Castor Oil

Class: Cathartics and Laxatives
ATC Class: A06AB05
VA Class: GA204
CAS Number: 8001-79-4
Brands: Emulsoil, Neoloid, Purge

Introduction

Castor oil, a stimulant laxative, is a fixed oil obtained from the seeds of Ricinus communis.

Uses for Castor Oil

Constipation

Has been used as a stimulant laxative to relieve occasional constipation.a c e However, castor oil usually is avoided for simple constipation because it produces violent purgation.c

Use of stimulant laxatives for simple constipation is seldom necessary or desirable.c

If a stimulant laxative is used, senna derivatives are preferred.c

Slideshow: View Frightful (But Dead Serious) Drug Side Effects

Stimulant laxatives have been used to treat constipation that occurs following prolonged bed rest or hospitalization.c

Stimulant laxatives have been used to treat constipation resulting from diminished colonic motor response in geriatric patients but, because this type of constipation is frequently due to psychological or physical laxative dependence, the bulk-forming laxatives are preferred.c

Stimulant laxatives are used to treat constipation occurring secondary to idiopathic slowing of transit time, to constipating drugs, or to irritable bowel or spastic colon syndrome.c

Stimulant laxatives have been used to treat constipation in patients with neurologic constipation.c

Colonic Evacuation

Used orally to empty the bowel prior to surgery or radiologic, proctoscopic, or sigmoidoscopic procedures, when thorough evacuation is essential.a c e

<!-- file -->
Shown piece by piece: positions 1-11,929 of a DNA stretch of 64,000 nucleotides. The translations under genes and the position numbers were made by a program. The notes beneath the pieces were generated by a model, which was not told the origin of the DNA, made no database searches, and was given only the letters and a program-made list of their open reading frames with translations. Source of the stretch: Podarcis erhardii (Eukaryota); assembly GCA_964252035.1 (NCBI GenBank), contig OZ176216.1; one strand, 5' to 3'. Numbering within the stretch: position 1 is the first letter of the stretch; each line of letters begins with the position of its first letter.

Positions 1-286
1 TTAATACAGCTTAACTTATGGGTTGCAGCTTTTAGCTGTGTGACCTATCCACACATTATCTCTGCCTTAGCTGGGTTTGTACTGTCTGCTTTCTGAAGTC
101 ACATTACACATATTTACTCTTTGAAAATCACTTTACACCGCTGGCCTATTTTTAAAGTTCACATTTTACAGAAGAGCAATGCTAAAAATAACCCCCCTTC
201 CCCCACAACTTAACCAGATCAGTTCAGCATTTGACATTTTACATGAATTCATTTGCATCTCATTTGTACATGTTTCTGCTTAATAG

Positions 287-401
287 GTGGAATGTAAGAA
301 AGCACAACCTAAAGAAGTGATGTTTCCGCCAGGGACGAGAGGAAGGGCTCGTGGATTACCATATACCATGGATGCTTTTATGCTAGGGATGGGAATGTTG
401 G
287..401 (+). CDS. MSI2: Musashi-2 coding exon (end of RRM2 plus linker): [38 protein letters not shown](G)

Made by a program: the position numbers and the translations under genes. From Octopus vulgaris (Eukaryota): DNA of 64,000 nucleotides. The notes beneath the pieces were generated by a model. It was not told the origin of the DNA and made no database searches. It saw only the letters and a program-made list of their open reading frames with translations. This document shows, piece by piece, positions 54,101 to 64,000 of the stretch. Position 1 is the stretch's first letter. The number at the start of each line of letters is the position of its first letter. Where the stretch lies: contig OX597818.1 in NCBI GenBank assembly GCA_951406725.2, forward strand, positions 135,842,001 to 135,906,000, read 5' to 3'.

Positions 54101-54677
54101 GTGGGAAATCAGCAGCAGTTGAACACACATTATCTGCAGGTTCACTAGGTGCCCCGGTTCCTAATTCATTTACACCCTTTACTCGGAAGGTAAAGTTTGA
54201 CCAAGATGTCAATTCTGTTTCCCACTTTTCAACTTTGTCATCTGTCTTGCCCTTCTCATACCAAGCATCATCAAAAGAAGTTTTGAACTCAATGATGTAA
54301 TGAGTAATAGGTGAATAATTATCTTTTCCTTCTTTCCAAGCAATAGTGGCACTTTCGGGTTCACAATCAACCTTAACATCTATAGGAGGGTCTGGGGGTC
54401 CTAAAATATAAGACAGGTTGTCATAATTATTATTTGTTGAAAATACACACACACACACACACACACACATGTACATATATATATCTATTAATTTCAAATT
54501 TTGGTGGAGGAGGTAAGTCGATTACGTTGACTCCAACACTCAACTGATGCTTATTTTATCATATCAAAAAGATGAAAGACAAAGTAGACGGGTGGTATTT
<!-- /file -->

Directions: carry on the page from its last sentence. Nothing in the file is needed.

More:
Usually supplemented with administration of rectal evacuants, such as saline, stimulant, or soapsuds enemas, immediately before radiologic procedures.c

Castor Oil Dosage and Administration

Administration

Oral Administration

Administer orally.

Emulsions or aromatic or flavored preparations somewhat mask the disagreeable taste of castor oil.a b

Containers of the emulsion should be shaken before using, and the emulsion may be mixed with 120–240 mL of water, milk, fruit juice, or soft drink before administration.b

Dosage

Usually reserved for total colonic evacuation, such as prior to surgery or radiologic, sigmoidoscopic, or proctoscopic procedures.c e

Pediatric Patients

Constipation

Use in children for occasional constipation generally is avoided.c

Colonic Evacuation

To prepare for colonic surgery or radiologic, sigmoidoscopic, or proctoscopic procedures, the patient should receive a residue-free diet 1 day before the surgery or procedure and a cleansing rectal enema (e.g., tap water, soap suds, saline laxative, bisacodyl) on the day of the examination.b

Additionally, standardized senna fruit extract may be administered 4 hours after castor oil.b

Oral

Administer as a single dose about 16 hours before surgery or procedure.b

Children <2 Years of Age: 1–5 mL.b e

Children 2–11 Years of Age: 5–15 mL for children.a b e

Children ≥12 years of Age: Usually, 15–60 mL.a b e

Adults

Constipation
Oral

15 mL, but rarely indicated for occasional constipation.b c

Colonic Evacuation

To prepare for colonic surgery or radiologic, sigmoidoscopic, or proctoscopic procedures, the patient should receive a residue-free diet 1 day before the surgery or procedure and a cleansing rectal enema (e.g., tap water, soap suds, saline laxative, bisacodyl) on the day of the examination.b

Additionally, standardized senna fruit extract may be administered 4 hours after castor oil.b

Oral

Administer as a single dose about 16 hours before the surgery or procedure.b

15–60 mL.b e

Special Populations

Hepatic Impairment

No specific dosage recommendations for hepatic impairment.a b

Renal Impairment

No specific dosage recommendations for renal impairment.a b